Heads up, solicitors – there’s a new kid in town. Advanced mediation is the latest trend in dispute resolution, and you would be wise to accept her friend request.
Advanced mediation is different from the mediation most lawyers are familiar with because it happens outside of litigation. It typically involves parties with an ongoing relationship who want to resolve a dispute before it becomes (too) acrimonious but are unable to do so on their own. Think business partners who can’t agree on how to wind up their business, a dispute involving a commercial tenant, or a subcontractor who refuses to complete the job.
When calls come in from clients with similar issues, the modus operandi of most solicitors is to refer them to litigators. The referral is made with a hint of dread, in case a contract they drafted gets ripped to shreds by their litigator-friend or, far worse, by a judge. Could advanced mediation be a better mousetrap?
It’s certainly gaining traction. Proponents will tell you that it gets results and preserves relationships. Parties are not yet entrenched and are motivated to settle and move on. They haven’t yet spent countless dollars on legal fees. They can negotiate creative business solutions not typically available in the courtroom. And they can get back to focusing on what matters most – running their business – far more quickly than with litigation.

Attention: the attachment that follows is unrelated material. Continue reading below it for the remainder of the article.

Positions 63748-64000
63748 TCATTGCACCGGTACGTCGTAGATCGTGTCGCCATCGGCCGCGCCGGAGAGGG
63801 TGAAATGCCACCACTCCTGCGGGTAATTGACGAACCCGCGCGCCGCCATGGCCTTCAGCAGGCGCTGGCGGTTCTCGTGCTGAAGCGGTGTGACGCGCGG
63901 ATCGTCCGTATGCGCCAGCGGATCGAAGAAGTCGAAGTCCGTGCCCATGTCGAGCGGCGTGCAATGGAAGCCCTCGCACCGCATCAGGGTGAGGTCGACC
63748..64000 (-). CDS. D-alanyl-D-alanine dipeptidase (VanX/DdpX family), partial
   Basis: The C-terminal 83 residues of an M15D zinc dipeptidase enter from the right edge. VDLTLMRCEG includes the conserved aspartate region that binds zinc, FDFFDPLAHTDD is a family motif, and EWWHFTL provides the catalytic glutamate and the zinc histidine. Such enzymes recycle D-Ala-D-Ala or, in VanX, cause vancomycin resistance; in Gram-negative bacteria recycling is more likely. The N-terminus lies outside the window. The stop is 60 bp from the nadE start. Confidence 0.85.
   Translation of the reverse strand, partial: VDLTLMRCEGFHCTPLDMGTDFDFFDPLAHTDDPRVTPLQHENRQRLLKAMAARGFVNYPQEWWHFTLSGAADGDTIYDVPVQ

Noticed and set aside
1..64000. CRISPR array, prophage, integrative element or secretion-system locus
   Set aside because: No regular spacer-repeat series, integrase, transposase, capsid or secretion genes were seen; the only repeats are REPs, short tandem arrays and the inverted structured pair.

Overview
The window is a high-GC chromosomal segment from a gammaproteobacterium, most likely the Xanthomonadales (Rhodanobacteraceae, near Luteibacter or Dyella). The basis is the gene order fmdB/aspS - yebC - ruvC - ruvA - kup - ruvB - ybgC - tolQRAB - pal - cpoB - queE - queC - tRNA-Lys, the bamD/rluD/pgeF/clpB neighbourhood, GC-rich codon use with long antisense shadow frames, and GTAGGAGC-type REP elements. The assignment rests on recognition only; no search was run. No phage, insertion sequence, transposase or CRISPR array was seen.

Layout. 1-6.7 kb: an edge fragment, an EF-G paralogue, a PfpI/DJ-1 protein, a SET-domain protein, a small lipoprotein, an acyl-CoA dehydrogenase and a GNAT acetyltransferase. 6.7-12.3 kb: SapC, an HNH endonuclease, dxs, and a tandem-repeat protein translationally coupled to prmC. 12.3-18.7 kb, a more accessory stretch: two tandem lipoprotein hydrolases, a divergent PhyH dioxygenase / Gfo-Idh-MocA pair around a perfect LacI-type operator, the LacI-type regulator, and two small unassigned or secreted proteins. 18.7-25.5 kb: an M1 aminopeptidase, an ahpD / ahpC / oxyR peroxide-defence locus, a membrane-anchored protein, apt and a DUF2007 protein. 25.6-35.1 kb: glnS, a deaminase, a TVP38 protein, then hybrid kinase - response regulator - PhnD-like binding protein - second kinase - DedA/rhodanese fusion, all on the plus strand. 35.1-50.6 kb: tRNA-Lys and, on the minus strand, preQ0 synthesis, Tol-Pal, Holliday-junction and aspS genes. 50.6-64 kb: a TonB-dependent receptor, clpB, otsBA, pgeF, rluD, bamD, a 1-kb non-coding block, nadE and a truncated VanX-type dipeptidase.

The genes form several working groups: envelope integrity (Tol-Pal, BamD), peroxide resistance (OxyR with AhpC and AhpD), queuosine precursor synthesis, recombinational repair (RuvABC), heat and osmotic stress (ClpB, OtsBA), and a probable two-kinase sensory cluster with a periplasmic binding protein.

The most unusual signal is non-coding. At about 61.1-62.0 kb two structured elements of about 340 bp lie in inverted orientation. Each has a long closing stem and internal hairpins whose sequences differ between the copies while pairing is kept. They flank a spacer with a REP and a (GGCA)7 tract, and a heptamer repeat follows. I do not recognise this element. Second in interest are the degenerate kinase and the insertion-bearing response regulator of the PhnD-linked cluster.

So what’s the catch? To most of us, advanced mediation is unknown, and questions abound. How can parties assess the true strength and value of their claims outside of the litigation process? Can it be used strategically to gather information for use in subsequent litigation? And every lawyer’s worst nightmare: what if I bust a limitation period by referring to a mediator instead of a litigator? Allow me to put your mind at ease (bearing in mind the typical disclaimer: this is not legal advice!).